Chief Information Officer (CIO) as Innovator: Demand or Desire?

The role of the Chief Information Officer (CIO) is changing. The enterprise of the future is a globally-distributed, hyper-connected entity with collaboration software at its core. The Chief Information Officer who embraces this movement will see high engagement, productivity enhancements, improved customer support and, ultimately, increased revenues.


For today’s knowledge-intensive enterprise, collaboration and engagement are key to productivity and innovation

The Changing Role of the CIO

I’ve attended a couple of events in recent weeks for and about Chief Information Officers, namely the CIO Summit at Enterprise Technology World hosted by iQuest, and the launch of the Harvey Nash CIO Survey 2013. Both were very interesting events with great speakers and a wealth of information, and a recurring theme of many of the talks was that today’s CIO is increasingly looked to as an innovator within their organization while simultaneously being asked to “do more with less”. 

Professor Martin Curley, VP & Director of Intel Labs Europe, spoke about how the CIO’s job is now not just about technology – the CIO’s job is to make money, and in that regard the role is becoming more “Chief Innovation Officer”. Prof. Curley quoted Moore’s Law (naturally!) as being one of the key reasons for this; because technology is changing so rapidly, every industry is being disrupted so the CIO must innovate to change with it.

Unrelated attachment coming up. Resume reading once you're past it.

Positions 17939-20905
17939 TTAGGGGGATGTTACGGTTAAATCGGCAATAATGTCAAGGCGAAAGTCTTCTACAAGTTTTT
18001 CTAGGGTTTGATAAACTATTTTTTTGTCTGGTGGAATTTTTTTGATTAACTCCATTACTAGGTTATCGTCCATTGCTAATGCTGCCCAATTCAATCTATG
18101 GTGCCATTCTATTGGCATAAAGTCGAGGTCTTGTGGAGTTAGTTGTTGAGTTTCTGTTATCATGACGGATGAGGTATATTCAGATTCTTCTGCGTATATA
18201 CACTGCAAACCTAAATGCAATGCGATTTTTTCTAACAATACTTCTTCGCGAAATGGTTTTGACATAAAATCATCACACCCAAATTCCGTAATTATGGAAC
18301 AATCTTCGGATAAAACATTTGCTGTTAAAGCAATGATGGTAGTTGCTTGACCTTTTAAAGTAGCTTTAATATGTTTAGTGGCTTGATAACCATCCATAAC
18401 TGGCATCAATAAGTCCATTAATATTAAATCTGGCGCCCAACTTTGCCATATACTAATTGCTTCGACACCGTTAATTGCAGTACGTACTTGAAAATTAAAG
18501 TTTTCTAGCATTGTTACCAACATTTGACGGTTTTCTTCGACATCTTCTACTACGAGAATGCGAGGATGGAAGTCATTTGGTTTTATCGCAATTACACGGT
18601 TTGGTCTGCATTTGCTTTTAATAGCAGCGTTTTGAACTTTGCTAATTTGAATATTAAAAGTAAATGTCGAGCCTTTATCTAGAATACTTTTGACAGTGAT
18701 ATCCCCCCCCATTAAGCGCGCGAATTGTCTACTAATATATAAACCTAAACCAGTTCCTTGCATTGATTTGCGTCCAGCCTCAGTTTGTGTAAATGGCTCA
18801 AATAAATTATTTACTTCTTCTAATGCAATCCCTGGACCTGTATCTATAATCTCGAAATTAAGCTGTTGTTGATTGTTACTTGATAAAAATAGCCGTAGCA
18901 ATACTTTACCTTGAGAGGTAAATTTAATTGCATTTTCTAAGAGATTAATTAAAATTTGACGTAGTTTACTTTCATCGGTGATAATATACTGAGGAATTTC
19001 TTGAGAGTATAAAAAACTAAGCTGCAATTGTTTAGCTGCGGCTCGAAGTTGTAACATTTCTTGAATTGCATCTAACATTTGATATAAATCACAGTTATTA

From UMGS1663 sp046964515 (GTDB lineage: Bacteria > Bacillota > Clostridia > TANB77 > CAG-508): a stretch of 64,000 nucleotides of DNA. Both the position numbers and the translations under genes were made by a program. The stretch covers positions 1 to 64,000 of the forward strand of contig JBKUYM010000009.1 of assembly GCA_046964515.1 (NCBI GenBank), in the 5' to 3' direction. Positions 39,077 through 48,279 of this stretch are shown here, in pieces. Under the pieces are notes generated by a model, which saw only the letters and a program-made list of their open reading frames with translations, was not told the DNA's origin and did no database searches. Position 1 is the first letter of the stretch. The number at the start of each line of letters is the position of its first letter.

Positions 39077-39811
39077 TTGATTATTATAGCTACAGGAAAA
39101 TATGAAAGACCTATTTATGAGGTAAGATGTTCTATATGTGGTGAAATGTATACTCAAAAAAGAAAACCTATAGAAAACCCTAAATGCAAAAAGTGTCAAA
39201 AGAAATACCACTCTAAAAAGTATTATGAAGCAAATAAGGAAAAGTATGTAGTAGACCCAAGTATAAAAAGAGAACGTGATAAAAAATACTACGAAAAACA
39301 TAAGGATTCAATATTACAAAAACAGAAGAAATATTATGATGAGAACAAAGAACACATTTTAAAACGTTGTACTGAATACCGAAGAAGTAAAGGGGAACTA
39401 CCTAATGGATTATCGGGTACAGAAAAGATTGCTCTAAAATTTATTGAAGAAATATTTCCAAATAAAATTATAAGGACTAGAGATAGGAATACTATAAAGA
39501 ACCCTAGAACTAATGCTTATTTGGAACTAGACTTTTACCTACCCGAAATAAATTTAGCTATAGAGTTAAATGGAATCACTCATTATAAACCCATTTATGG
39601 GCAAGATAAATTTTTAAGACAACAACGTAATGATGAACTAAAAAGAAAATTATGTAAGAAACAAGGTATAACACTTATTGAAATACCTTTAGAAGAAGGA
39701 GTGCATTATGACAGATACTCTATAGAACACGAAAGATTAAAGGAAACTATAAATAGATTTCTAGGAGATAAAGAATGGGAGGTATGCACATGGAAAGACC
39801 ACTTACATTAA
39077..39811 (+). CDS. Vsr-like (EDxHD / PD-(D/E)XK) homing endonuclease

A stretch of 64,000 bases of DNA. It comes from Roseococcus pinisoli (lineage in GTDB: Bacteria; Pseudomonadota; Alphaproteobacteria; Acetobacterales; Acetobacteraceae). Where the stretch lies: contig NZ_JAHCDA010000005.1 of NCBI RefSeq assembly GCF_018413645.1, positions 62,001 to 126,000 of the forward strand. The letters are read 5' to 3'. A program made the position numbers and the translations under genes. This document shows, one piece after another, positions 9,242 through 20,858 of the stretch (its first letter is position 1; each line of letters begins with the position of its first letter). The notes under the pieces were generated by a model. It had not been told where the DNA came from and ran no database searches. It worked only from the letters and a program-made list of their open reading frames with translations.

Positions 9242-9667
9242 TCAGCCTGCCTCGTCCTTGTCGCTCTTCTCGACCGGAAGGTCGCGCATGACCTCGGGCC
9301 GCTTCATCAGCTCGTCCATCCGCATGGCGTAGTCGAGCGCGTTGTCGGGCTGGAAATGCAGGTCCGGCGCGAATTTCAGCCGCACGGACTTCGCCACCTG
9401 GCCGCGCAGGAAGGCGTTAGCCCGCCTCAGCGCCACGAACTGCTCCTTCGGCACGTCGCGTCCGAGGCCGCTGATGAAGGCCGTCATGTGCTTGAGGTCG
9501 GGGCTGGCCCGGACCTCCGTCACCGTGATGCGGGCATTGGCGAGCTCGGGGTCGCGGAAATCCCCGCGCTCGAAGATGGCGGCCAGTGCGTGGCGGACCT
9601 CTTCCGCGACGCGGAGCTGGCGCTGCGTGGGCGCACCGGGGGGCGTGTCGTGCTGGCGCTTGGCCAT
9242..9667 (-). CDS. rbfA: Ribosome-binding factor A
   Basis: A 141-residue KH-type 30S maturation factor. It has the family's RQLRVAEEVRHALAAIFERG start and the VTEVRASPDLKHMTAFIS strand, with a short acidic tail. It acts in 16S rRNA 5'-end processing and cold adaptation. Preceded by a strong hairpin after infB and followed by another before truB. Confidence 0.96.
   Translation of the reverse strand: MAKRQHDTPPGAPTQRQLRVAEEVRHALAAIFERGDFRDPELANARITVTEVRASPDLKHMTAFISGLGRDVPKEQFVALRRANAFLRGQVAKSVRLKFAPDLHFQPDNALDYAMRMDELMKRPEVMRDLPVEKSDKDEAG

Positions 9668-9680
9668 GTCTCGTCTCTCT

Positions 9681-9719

Both Microsoft and Singtel recently said that CIOs may be an endangered species and need to speak the language of business to survive. Indeed as an example, at the Harvey Nash event Henry Minogue from UPC spoke about how “application development roadmap” should become “product development roadmap” when speaking with business folks.

Do CIOs Want To Innovate?

From Harvey Nash’s survey, we learn that there’s an “innovation gap” – 71% of CIOs see great innovation potential in their organisations but only 2% consider innovation to be fully achieved. CIOs report wanting their leaders to have a strong vision for the future but not to be “blue sky thinkers”, perhaps indicating an aversion to an uncertain future. It was mused that “blue sky thinking” and a strong vision for the future by leaders go hand in hand but I think a “strong vision” is a firm one, i.e. one that changes infrequently and traditionally-conservative CIOs may see blue-sky thinking as threatening to a steady ship. Indeed, this is why many CIOs are not natural innovators; a conservative outlook does not an innovator make.

In the next year, areas of investment focus and increased spending include “bring your own device” (BYOD) and the use of cloud services, both areas of natural discomfort for the traditional CIO as they relinquish some control. BYOD investment has to happen to deal with the unstoppable trend of employees using their own devices, while cloud investment is now a common strategy for “doing more with less”. Collaboration and mobility also score highly, unsurprising in a connected world where geographically-distributed work forces increasingly need efficiency in their means of communication, and remote working is the norm.

From Information to Innovation

As mentioned above, the CIO is increasingly seen as the Chief Innovation Officer (and the CTO is becoming the “Chief Transformation Officer” so watch out CTOs, you’re not safe either!) but I find myself wondering whether Microsoft, Singtel and other commentators are right? Changing the title or changing the duties of the CIO are essentially the same thing; reactive to a dynamic, changing environment. CIOs are being forced to change with it and as always in times of change and disruption such as today, there are opportunities for some while others are threatened – it’s the natural order of things.

Today’s CIO needs to adapt to have an innovation mindset if they are to survive, because for tomorrow’s CIO, innovation IS the job.